Over the past decade, qubits encoded in superconducting circuits have emerged as a leading platform for quantum information processing, resulting in a rapidly expanding and thriving research field. However, present-day superconducting quantum processors are still highly susceptible to the effects of environmental noise, which degrades their computational performance and limits applications. As a result, developing next-generation superconducting qubits with improved protection is a major research focus to accelerate the path to a fault-tolerant quantum computer.
In this talk, I will introduce our approach for protecting quantum information in superconducting circuits, which relies on quantum material Josephson junction realized in superconductor-semiconductor hybrid structures [1,2]. First, I will describe how such hybrid quantum materials when placed in contact with superconductors can give rise to an exotic charge-4e supercurrent and discuss approaches for experimentally detecting this coherent transport of “pairs of Cooper-pairs“ . Second, I will present resulting insights in how the charge-4e supercurrent can be employed to create a protected “0-Pi“ superconducting qubit in arrays of Josephson junctions and discuss how the Josephson junction arrays can be theoretically modeled with effective spin models. Finally, I will compare the “0-Pi“ protected superconducting qubits to an alternative approach based on topological wavefunctions, the Majorana zero modes [4,5], and discuss how quantum material Josephson junctions can provide a new avenue for bosonic and femionic quantum simulation.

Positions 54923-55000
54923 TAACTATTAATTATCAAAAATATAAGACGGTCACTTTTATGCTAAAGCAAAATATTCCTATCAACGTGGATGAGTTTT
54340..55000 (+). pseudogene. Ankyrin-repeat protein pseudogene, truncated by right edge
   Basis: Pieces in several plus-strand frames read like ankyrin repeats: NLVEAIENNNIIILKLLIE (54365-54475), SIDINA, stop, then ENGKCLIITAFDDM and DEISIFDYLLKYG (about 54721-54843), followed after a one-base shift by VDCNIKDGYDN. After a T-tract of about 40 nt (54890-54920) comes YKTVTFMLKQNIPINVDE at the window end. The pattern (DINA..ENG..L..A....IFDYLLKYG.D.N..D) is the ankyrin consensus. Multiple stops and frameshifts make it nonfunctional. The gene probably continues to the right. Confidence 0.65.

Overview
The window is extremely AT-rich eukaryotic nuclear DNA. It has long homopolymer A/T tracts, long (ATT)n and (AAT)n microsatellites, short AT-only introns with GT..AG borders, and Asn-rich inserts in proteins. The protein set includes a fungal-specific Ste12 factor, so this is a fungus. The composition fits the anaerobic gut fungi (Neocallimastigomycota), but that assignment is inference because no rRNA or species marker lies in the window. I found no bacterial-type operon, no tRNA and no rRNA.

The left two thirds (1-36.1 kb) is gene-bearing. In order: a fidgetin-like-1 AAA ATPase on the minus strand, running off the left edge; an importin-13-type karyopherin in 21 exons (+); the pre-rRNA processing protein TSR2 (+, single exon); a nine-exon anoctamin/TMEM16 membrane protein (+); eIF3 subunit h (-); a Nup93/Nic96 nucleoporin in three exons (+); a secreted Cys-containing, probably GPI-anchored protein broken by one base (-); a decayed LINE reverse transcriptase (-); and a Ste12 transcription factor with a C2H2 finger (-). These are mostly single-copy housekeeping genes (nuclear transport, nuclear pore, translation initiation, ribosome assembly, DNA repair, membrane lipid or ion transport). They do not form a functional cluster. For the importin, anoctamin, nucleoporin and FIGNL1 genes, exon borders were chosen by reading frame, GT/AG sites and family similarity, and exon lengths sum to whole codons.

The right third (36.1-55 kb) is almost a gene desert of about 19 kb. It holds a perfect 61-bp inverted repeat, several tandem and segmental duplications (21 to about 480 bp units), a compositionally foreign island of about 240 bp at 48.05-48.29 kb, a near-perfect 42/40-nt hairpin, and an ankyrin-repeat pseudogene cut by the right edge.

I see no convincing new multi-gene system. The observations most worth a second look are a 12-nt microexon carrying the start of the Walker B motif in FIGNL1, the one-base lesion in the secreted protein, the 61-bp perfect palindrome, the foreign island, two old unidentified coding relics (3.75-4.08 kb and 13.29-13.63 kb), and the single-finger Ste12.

Tuesday, May 2, 2023 at 3:30pm to 4:30pm